Houthis Strike Chinese Tanker With Ballistic Missile Despite Their Agreement With China

Despite an agreement with China to give safe passage to all Chinese shipping in the Red Sea, the Houthis struck a Chinese ship with a ballistic missile on Saturday.

From 2:50 to 4:30 a.m. (Sanaa time) March 23, the Iranian-backed Houthis launched four anti-ship ballistic missiles (ASBM) into the Red Sea in the vicinity of M/V Huang Pu, a Panamanian-flagged, Chinese-owned, Chinese-operated oil tanker.
At 4:25 p.m. (Sanaa time), a fifth ballistic missile was detected as fired toward M/V Huang Pu. The ship issued a distress call but did not request assistance. M/V Huang Pu suffered minimal damage, and a fire on board was extinguished within 30 minutes. No casualties were reported, and the vessel resumed its course. The Houthis attacked the M/V Huang despite previously stating they would not attack Chinese vessels.

Earlier today, my colleague Jeff Charles posted on an agreement inked days ago between the Houthis and the partnership of Russia and China to guarantee the safe passage of Russian and Chinese ships through the Red Sea.

BACKGROUND: The Houthis Just Made an Arrangement With China and Russia That May Reshape Security in the Red Sea

So what happened?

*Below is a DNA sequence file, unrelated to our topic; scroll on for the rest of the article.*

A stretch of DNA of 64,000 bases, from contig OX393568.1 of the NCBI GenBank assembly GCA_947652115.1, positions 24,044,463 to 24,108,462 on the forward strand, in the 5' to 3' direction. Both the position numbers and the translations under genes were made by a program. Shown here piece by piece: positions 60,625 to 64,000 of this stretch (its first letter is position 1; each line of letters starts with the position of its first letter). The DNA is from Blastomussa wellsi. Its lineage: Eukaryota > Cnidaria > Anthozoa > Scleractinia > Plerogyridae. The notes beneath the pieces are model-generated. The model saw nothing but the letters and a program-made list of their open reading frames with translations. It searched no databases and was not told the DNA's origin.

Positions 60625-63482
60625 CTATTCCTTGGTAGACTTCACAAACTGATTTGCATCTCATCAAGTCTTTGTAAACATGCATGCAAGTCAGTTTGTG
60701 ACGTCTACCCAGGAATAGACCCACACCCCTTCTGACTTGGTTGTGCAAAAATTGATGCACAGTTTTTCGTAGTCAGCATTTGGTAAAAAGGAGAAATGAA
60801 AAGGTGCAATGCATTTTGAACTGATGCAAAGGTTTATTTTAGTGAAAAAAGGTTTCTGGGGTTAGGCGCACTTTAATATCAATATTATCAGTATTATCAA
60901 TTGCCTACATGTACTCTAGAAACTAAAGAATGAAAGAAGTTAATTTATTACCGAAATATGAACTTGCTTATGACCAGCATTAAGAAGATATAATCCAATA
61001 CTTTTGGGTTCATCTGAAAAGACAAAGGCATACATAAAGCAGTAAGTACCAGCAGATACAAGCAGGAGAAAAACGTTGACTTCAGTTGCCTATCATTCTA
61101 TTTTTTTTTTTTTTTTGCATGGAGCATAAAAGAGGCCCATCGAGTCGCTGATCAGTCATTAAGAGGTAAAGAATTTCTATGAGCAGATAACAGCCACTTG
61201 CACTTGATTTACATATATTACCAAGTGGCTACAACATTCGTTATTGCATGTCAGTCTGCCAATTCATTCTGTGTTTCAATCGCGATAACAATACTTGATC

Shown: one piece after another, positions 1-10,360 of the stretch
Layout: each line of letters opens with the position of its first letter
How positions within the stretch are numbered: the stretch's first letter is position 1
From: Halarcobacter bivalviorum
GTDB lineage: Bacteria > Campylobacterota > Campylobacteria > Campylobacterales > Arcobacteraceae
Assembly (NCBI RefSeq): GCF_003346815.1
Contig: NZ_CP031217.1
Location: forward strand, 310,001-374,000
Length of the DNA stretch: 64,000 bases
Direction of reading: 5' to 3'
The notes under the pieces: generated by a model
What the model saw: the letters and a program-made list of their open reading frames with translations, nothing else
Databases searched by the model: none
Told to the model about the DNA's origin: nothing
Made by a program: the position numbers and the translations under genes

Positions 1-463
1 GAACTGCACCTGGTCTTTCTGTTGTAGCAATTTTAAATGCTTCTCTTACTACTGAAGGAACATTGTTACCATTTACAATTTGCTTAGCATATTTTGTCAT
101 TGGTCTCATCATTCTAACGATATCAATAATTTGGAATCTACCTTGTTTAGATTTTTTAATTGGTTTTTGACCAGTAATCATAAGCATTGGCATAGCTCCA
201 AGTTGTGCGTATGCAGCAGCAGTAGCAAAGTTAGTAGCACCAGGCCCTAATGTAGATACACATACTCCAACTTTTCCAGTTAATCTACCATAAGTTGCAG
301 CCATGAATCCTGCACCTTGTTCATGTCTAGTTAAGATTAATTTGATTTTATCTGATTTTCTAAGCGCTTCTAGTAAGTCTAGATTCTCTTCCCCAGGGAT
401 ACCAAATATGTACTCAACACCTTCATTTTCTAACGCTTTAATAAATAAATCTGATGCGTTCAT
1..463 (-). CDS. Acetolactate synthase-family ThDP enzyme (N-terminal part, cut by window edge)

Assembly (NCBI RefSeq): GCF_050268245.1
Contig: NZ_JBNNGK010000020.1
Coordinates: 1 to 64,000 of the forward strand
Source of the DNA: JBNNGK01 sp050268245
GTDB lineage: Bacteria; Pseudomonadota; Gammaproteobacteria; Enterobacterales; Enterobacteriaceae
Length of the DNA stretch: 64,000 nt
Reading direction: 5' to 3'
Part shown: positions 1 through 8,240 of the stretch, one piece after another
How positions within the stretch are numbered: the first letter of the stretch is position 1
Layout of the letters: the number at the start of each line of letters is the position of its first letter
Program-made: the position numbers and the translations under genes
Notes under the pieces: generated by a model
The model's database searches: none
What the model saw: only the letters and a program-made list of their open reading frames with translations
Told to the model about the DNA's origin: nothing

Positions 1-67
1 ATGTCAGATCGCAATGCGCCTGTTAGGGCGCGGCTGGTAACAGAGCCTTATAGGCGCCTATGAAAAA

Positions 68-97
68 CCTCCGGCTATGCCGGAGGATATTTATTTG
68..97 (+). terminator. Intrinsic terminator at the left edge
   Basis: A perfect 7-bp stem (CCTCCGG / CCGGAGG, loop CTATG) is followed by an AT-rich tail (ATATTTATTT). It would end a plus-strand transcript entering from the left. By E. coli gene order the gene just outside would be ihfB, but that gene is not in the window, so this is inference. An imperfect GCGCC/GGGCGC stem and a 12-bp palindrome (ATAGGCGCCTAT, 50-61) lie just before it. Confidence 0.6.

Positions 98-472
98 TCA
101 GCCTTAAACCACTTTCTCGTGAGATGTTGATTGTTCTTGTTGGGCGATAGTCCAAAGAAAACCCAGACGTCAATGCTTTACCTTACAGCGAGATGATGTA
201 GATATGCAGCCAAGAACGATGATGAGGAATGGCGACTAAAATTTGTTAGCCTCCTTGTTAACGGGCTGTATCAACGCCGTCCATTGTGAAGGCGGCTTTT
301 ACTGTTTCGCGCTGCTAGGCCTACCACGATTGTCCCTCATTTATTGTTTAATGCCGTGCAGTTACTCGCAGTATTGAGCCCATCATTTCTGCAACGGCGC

The underlying problem is that the Houthis lack the intelligence to identify which ships are which. In the case of the M/V Huang Pu, it was British-owned until September 2023.

Until late September 2023, the ship was registered with UK-based Union Maritime under the name of Anavatos II. As TradeWinds reported at the time, it was sold to undisclosed owners.
According to shipping data banks, the ship emerged in January as Taurus II under management of Hong Kong-based Ambra Ltd.
It is only since February that the ship is trading under its current name of Huang Pu under the management of another Hong Kong-based entity called Hera Gam Ltd.

Without access to accurate ship registration data, the Houthis can’t keep their end of the bargain. As an aside, their agreement with the Russians is virtually nonsense. The Russian fleet is mostly under sanctions. Most Russian oil products are transferred to Greek-owned ships, which the Houthis consider fair game.

In addition to the information problem, the Houthis have a target acquisition problem. They rely heavily on AIS data, which can be edited by the ship or just turned off. The presence of US and allied warships makes it difficult for the Houthis to use surveillance drones. When ships enter the Gulf of Aden, they are shadowed by Iranian spy ships like the Behshad. These provide the Houthis with targeting information.

BACKGROUND: Houthis Launch Largest Attack So Far Targeting American-Flagged Merchant Ships With American Sailors 

This incident reveals that the agreement between the Houthis, Chinese, and Russians is more of a public relations exercise than anything likely to affect Houthi attacks in the Red Sea or Gulf of Aden.

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